In contrast, the risk information is presented on the preceding adjacent page without any of the emphasis (i.e. color scheme, borders, layout, and graphics) used with the efficacy claims. The result is a presentation which appears unconnected to the efficacy claims and is therefore not likely to draw readers’ attention. This overall presentation misleadingly  minimizes the risks associated with Xarelto because it fails to convey this important risk information with a prominence and readability reasonably comparable to the efficacy claims. We note that the Print Ad contains the statement, “Please see accompanying Medication Guide on the following pages” (emphasis original) at the bottom of the page, and that risk information is presented on an adjacent page, but this is not sufficient to mitigate the overall misleading presentation.

Misleading Claim

 The Print Ad includes the following claim (emphasis original):

• “And there are no dosage adjustments…”

The above claim misleadingly suggests that dosage adjustments are not necessary with Xarelto. However, according to the DOSAGE AND ADMINISTRATION section of the PI, the dose should be lowered to 15 mg once daily for patients with renal impairment who may have a CrCL of 15 to 50 mL/min. In addition, the WARNINGS AND PRECAUTIONS section of the PI states, “…Periodically assess renal function as clinically indicated…and adjust therapy accordingly….” Thus, patients with renal impairment may need to have their dosage adjusted while on Xarelto therapy.

Conclusion and Requested Action

For the reasons discussed above, the Print Ad misbrands Xarelto in violation of the FD&C Act, 21 U.S.C. 352(n) and FDA implementing regulations. 21 CFR 202.1(e)(5)(i); (e)(7)(viii), (ix). OPDP requests that Johnson & Johnson immediately cease the dissemination of violative promotional materials for Xarelto such as those described above. Please submit a written response to this letter on or before June 20, 2013, stating whether you intend to comply with this request, listing all promotional materials (with the 2253 submission date) for Xarelto that contain violations such as those described above, and explaining your plan for discontinuing use of such violative materials.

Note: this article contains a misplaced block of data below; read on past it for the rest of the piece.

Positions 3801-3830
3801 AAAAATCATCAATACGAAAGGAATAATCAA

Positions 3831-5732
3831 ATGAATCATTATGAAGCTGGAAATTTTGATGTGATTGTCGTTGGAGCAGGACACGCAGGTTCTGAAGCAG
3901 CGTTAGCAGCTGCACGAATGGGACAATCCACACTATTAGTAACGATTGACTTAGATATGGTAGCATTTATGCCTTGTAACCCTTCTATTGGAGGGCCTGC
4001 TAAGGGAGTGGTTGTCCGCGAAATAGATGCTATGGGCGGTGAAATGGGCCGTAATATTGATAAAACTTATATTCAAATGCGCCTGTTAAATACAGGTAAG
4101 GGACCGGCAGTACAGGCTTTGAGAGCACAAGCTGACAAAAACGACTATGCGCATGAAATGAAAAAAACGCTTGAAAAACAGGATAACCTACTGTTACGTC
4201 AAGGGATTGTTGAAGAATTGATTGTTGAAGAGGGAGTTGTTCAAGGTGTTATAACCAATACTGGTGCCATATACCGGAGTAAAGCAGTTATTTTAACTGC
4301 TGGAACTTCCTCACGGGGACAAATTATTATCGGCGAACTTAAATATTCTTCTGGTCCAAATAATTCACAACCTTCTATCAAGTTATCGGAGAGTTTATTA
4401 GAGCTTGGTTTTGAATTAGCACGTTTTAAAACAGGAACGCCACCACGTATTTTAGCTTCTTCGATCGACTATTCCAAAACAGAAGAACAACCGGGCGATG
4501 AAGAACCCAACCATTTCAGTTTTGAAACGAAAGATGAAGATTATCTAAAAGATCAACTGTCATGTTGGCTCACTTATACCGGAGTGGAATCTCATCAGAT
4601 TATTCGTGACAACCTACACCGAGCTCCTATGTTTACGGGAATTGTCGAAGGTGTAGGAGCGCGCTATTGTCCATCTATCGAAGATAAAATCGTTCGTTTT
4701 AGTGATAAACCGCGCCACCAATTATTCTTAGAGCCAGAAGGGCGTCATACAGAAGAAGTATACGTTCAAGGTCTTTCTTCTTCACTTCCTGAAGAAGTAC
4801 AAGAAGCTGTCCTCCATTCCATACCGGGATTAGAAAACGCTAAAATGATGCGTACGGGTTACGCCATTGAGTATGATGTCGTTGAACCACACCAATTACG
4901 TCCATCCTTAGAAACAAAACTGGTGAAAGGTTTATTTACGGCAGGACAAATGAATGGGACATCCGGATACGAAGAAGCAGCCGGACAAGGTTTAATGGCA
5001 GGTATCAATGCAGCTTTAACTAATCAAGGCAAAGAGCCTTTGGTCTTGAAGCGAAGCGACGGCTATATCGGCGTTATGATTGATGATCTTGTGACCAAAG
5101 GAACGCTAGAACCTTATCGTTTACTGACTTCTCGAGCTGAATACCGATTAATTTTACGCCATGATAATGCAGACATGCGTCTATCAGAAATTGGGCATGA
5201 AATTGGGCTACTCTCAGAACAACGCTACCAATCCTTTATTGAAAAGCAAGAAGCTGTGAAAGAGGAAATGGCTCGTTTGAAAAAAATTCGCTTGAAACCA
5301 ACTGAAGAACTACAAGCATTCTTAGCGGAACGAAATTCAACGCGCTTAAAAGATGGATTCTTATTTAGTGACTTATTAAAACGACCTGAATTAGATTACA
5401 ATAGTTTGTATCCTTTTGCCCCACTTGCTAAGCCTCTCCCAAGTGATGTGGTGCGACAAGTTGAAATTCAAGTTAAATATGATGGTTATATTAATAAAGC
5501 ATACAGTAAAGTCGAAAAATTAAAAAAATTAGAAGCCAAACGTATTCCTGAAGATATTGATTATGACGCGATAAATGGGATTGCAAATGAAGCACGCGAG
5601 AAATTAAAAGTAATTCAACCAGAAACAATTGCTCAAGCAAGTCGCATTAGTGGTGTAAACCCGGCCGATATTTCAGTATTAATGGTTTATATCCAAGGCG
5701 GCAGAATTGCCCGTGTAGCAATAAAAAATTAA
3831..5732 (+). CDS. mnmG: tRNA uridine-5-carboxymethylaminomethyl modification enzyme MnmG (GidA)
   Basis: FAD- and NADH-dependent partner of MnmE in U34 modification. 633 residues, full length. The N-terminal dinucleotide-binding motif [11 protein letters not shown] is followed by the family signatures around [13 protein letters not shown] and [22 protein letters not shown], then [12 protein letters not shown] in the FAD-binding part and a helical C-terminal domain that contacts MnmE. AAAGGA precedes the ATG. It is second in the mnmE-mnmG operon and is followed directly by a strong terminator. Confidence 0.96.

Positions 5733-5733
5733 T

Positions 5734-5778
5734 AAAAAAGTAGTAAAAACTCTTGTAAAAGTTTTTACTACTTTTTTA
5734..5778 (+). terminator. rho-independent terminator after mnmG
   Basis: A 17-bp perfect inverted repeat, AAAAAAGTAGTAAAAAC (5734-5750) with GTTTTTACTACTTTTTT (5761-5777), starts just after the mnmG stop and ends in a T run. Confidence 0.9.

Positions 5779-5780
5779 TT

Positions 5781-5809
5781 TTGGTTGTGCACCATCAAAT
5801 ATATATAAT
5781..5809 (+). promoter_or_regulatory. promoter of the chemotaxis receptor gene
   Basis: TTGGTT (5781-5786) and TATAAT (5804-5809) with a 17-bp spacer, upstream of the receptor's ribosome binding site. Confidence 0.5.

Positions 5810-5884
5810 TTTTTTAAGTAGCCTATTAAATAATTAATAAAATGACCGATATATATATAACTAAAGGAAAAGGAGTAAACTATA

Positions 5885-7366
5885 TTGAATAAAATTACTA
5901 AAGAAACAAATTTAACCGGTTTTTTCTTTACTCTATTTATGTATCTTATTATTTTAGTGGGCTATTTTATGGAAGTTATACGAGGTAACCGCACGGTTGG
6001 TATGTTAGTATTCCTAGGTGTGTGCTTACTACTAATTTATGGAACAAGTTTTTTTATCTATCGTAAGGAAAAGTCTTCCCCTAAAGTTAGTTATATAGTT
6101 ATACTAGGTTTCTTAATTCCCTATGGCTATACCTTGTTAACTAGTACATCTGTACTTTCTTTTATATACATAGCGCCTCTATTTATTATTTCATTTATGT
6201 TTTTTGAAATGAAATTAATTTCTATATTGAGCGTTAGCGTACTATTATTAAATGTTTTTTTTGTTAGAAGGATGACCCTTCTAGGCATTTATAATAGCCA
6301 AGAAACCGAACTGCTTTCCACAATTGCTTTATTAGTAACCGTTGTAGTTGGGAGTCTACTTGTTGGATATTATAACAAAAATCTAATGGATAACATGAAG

Please direct your response to the undersigned at the Food and Drug Administration,

Center for Drug Evaluation and Research, Office of Prescription Drug Promotion, 5901-B Ammendale Road, Beltsville, Maryland 20705-1266 or by facsimile at (301) 847-8444. To ensure timely delivery of your submissions, please use the full address above and include a prominent directional notation (e.g. a sticker) to indicate that the submission is intended for OPDP. Please refer to MA# 215 in addition to the NDA number in all future correspondence relating to this particular matter. OPDP reminds you that only written communications are considered official. The violations discussed in this letter do not necessarily constitute an exhaustive list. It is your responsibility to ensure that your promotional materials for Xarelto comply with each applicable requirement of the FD&C Act and FDA implementing regulations.


{See appended electronic signature page}

Zarna Patel, Pharm.D.

Regulatory Review Officer

Office of Prescription Drug Promotion

{See appended electronic signature page}

Amy Toscano, Pharm.D., RAC, CPA

Team Leader

Office of Prescription Drug Promotion